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Master Volume within Feedback Loop

Discussion in 'Shock Brother's DIY Amps' started by KPAE, Oct 19, 2020.

  1. KPAE

    KPAE TDPRI Member

    Jul 2, 2015
    Seattle, Washington

    I had read recently that Post-Phase Inverter Master Volume (PPIMV) controls within a feedback loop were a bad idea. Having built a few amps that used that configuration, I was surprised. Reviewing a sample schematic, I thought I'd ask the group for their opinion, and hopefully rationale.

    Here is the schematic, borrowed from Robrob's Blackvibe, with my Frondelli PPIMV:

    feedback with mv.JPG

    The R20/R10 pair form the feedback circuit, and VR6A/B form the PPIMV. I'm having trouble seeing the badness in this arrangement, since it seems to work for me in real life.

    Can anyone explain to me where I've gone astray?
  2. tubegeek

    tubegeek Friend of Leo's

    Jan 31, 2020
    Brooklyn, NY
    Feedback - if done scientifically - depends on the "open loop gain" and the "feedback fraction." The feedback fraction in this design is constant while the open loop gain is variable.

    In a guitar amp, if you don't hear a problem, you probably won't have a problem, but you also probably will get different results with different master volume settings. It'll be hard to tease that apart from the changes in breakup etc. you'd get at various MV settings anyway.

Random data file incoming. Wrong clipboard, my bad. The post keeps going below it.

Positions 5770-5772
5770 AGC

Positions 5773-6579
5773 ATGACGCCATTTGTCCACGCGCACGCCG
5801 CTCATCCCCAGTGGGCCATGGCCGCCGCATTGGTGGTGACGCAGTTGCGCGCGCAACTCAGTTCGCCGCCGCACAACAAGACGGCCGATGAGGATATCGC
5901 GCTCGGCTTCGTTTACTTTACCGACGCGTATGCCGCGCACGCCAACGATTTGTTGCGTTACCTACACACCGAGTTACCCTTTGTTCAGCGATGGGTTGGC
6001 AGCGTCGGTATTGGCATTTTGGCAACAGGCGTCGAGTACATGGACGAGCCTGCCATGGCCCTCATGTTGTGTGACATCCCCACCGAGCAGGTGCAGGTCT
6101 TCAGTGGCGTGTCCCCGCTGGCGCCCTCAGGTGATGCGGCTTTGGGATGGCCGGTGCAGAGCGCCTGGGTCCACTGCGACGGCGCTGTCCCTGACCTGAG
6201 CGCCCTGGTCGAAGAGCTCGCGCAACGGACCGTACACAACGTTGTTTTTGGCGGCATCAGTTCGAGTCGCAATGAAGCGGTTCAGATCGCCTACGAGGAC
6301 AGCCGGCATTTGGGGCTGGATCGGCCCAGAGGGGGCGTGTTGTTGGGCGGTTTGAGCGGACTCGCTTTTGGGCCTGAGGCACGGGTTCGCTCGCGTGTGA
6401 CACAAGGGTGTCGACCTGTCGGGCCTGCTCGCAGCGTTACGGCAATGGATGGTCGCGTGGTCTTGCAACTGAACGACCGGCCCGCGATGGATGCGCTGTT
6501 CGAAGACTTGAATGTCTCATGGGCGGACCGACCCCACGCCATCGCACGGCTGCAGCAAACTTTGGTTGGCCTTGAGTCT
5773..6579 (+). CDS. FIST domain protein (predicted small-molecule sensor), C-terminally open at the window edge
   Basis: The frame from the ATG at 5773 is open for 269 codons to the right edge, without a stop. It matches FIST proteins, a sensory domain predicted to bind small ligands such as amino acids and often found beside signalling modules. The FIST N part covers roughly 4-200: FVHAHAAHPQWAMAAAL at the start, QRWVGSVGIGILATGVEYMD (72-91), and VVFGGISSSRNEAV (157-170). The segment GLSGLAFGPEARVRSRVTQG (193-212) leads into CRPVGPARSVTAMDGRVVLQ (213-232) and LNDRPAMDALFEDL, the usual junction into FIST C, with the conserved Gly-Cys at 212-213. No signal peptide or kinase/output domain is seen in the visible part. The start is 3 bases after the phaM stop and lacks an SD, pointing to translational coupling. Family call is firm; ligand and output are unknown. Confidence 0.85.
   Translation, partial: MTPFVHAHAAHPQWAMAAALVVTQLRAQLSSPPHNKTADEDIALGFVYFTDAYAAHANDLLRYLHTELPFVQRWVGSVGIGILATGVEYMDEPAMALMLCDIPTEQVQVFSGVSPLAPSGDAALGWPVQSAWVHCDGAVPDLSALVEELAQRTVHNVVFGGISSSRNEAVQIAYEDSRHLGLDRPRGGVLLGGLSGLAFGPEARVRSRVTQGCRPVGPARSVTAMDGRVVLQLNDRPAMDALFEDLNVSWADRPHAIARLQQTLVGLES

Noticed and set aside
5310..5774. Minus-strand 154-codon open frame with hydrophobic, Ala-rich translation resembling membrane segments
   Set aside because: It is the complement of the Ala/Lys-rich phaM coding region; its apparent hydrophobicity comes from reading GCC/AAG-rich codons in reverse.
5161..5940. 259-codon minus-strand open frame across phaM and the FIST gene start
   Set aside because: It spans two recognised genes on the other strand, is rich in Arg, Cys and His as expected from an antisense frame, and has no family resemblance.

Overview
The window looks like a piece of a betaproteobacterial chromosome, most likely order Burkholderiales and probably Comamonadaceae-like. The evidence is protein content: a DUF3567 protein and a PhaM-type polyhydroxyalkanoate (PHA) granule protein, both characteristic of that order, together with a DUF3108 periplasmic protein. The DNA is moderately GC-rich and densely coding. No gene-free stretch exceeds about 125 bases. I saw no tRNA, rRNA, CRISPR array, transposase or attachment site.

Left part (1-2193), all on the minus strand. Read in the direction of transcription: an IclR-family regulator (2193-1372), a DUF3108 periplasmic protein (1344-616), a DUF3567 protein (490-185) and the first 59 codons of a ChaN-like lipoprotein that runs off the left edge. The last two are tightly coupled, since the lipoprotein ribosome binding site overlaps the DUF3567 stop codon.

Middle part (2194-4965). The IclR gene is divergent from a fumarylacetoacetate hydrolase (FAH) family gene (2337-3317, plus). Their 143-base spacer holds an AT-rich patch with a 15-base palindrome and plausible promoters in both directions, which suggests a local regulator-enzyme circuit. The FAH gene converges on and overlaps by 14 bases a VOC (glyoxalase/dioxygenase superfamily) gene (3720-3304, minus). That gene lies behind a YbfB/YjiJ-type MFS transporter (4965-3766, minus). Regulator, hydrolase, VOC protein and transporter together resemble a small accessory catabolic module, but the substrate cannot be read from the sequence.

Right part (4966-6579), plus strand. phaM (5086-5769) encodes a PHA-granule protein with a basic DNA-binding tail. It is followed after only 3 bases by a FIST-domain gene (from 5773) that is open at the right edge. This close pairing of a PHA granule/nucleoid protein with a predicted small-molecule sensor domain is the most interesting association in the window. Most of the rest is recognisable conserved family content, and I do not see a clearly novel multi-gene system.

If you use a scope more than you use your ears you'll see evidence. Otherwise possibly not so much.
    Last edited: Oct 19, 2020
    andrewRneumann likes this.
  3. andrewRneumann

    andrewRneumann Tele-Holic

    Mar 22, 2020
    Cincinnati, OH, USA
    What I didn’t like about the MV within NFB set up:

    1. NFB all but disappeared at anything less than max MV.

    2. Changing the MV changed the NFB.

    If you are fine with these, then there is no problem.

    My amp worked fine, but I felt like these annoyances were big enough to go back to a pre-driver MV.
    robrob, D'tar and tubegeek like this.
  4. dan40

    dan40 Friend of Leo's

    Aug 19, 2015
    Richmond Va
    One issue is that the nfb signal gets lower and lower as you lower the MV because the signal to the output stage is being attenuated by the MV. This causes the amp to get a bit looser and grittier sounding when you start cranking the gain and lowering the MV. I installed them on several non-MV Marshall type circuits and always removed them after a short time.

    Installing a pot that allows you to alter the nfb level as you lower the MV does help a bit though and allows you to dial in a sweeter overdrive sound.
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